My Name Is Agnes
Read: 5th – 7th December 2017
My Goodreads Rating: 1 Star (I didn’t like it)
So, before we get into what I thought about this book, I want you to know that I was lucky enough to be given a digital version of this book for free from the publisher (BooksGoSocial) after making a request via Netgally.com in exchange for an honest review. The publication date was 19th January 2017.
Thanks for the ecopy.
So what’s this book about?
My Name Is Agnes is the début novel from Kelly Brookbank. The tag-line on Amazon is;
In Modern times or old, Agnes finds herself in messes…It’s how she cleans them up that is the fun part!
It is a humorous, crime, paranormal story (approx 288 pages) featuring magic, a sprinkling of romance, witches and has two time-lines – our modern world and ancient Greece.
If you’ve read any of my reviews before, you’ll know that I don’t post spoilers of any kind or reveal any plot twists in my book reviews, so here’s what the official blurb has to say about the story:
At first glance, Agnes seems pretty normal. She loves running her café/bookstore, ‘Steamers and Dreamers’, where she’s adored by all her staff. She doesn’t have much family, but her Uncle Robin is always there when she needs him. She’s even got a nice little flirtation going on with a cute customer named Stuart. When evening rolls around, Agnes likes to go out for a drink or two with her friends. Okay, maybe more than one or two. What are you, her conscience?
But Agnes isn’t that normal at all. In the first place, she’s a witch, and in the second, she’s thousands of years old…and in the third, well, you know her Uncle Robin? He’s a shape-shifting bat. And Agnes has troubles. She had them back in Greek antiquity when her best friend married a prince that Agnes never really trusted. She’s got them today too. Remember that cute guy Stuart? Well he’s asked her to help him investigate a murder that she… umm…committed. In duelling story lines, set in ancient times and modern, Agnes grapples with problems so epic they could frazzle a witch to the point it could blow a witch’s mind or at least blow things up with her eyes. But don’t think that means Agnes won’t have time to fall in love…twice.
So, what did I like about it?
So, first of all I’d like to share with you why I requested a copy of this book to review;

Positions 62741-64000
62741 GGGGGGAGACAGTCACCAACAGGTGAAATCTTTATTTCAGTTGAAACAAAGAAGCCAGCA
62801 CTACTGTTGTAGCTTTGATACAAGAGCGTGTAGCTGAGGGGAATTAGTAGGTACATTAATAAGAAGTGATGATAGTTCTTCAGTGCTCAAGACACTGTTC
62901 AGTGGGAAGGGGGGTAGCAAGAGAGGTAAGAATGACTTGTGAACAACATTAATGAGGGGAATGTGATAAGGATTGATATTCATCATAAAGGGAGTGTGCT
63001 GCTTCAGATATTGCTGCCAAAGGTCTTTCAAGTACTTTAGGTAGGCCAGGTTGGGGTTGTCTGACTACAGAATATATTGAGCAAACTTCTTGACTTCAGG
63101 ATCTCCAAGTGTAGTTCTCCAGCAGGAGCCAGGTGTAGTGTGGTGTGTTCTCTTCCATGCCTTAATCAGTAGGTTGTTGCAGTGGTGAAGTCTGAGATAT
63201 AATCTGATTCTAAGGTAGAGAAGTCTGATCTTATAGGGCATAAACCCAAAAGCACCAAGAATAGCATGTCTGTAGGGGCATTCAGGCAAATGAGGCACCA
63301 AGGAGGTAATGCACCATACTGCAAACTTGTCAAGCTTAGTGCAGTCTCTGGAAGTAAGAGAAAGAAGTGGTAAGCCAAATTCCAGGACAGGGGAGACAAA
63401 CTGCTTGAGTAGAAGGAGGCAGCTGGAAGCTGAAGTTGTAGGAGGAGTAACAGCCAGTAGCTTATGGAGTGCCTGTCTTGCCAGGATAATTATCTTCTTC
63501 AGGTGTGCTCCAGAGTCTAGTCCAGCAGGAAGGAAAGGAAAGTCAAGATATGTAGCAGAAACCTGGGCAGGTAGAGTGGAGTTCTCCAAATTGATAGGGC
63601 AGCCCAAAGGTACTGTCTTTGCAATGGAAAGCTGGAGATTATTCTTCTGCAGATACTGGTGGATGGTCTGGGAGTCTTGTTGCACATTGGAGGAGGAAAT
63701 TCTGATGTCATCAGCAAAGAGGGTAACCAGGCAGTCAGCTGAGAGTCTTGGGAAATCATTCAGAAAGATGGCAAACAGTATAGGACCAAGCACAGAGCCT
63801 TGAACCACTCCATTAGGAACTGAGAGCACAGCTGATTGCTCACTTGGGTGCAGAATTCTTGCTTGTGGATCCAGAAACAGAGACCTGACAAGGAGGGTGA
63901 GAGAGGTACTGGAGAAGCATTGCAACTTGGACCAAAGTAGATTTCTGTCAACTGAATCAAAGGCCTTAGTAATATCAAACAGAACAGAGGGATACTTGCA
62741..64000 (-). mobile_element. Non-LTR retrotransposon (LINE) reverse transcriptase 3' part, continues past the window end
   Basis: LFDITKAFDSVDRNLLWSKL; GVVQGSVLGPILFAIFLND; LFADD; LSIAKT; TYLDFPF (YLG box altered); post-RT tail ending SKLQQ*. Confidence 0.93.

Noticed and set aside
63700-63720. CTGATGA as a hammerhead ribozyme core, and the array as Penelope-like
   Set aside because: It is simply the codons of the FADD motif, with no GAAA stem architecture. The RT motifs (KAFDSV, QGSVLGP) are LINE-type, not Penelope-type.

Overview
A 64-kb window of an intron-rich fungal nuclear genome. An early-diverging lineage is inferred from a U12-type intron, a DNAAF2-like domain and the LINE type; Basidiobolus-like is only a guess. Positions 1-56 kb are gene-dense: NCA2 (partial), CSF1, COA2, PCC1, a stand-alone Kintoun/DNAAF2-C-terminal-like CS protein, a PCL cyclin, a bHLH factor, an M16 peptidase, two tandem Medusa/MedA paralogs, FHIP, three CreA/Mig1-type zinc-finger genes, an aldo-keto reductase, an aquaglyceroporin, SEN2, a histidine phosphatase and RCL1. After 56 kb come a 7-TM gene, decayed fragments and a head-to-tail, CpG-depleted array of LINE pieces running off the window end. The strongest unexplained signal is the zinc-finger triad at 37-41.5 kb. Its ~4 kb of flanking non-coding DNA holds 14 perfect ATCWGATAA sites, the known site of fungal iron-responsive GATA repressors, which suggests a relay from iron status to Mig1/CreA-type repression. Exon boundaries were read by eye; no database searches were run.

- I love supporting début authors. It’s such a tough arena and although I read a lot, I admit that I don’t have the creativity or gumption to put something out there myself so I really admire those that do.
- The blurb just drew me in. Agnes sounded fabulous, I loved the idea of a shape-shifting bat, I really enjoy murder mysteries and the duel time-line intrigued me.
- The front cover! Need I say more; it’s gorgeous.
Ms Brookbank’s writing style is light-hearted, humorous and although she takes quite a bit of creative license with historic facts, that’s OK, it’s a fantasy story after all.
I liked the premise for this book and appreciated the uniqueness of Ms Brookbank’s version of what a witch is or what magic they can do. My Name Is Agnes is written in the first person, from our heroine, Agnes, point of view in her casual, playful, young hipster voice (although I was never really sure what human age she was supposed to be portraying).
As I’ve already mentioned, I liked the idea of a book having two time-lines, two stories for the price of one! I could tell that Ms Brookbank really did her research about the sports held at the ancient Olympics and I appreciated that she ensured that her readers never got lost by separating the plots with a page break using the very Grecian letter Omega ΩΩΩΩΩ (I liked that on both levels! lol!)
So, ummm, was there anything I disliked about it?
You can tell by the low star rating that this book did not grip me and there was a lot about it that I didn’t like. We are all different and like different things so I won’t go on and on about why this book didn’t work for me.
My main gripes were;
Agnes isn’t exactly as mature (or knowledgeable or world-wise) as I would expect of a character of her considerable age.
I didn’t find the book as funny as I thought I would based on the blurb, or at least I didn’t quite get the humour that Agnes and the other characters are rolling about laughing at; could it be an age thing, a culture thing…?
Beware of the cliffhangers! I think Ms Brookbank got so caught up with the ancient Greece plotline that she forgot about the modern day one. *sigh*
And finally, I have to say the grammar, spelling and prose throughout were in need of a great deal of editing; I felt that the words used were too simplistic and there were too many longer sentences that could have been more concise which gave the whole book a childlike quality, plus Ms Brookbank used very colloquial writing – even when the setting was ancient Greece – which all combined to grate on my nerves and something that I don’t expect from a published novel (I make more allowances for self-published work as these authors have to be creator, editor and proof-reader all in one!)
So, basically what I’m saying is…
I did not like this book. If I’m honest, the plot idea is really good but I feel it was let down by the inexperienced execution. Having said that there are plenty of higher ratings on Goodreads and Amazon which sort of confirms that I also don’t think I’m the demographic audience that this book is aimed at.
So, although my review of MY NAME IS AGNES is low just click on any of the links below to check out the book yourself or to find out more about the author. To see the other books I’ve read, take a look at my profile on Goodreads.
See MY NAME IS AGNES on Goodreads.com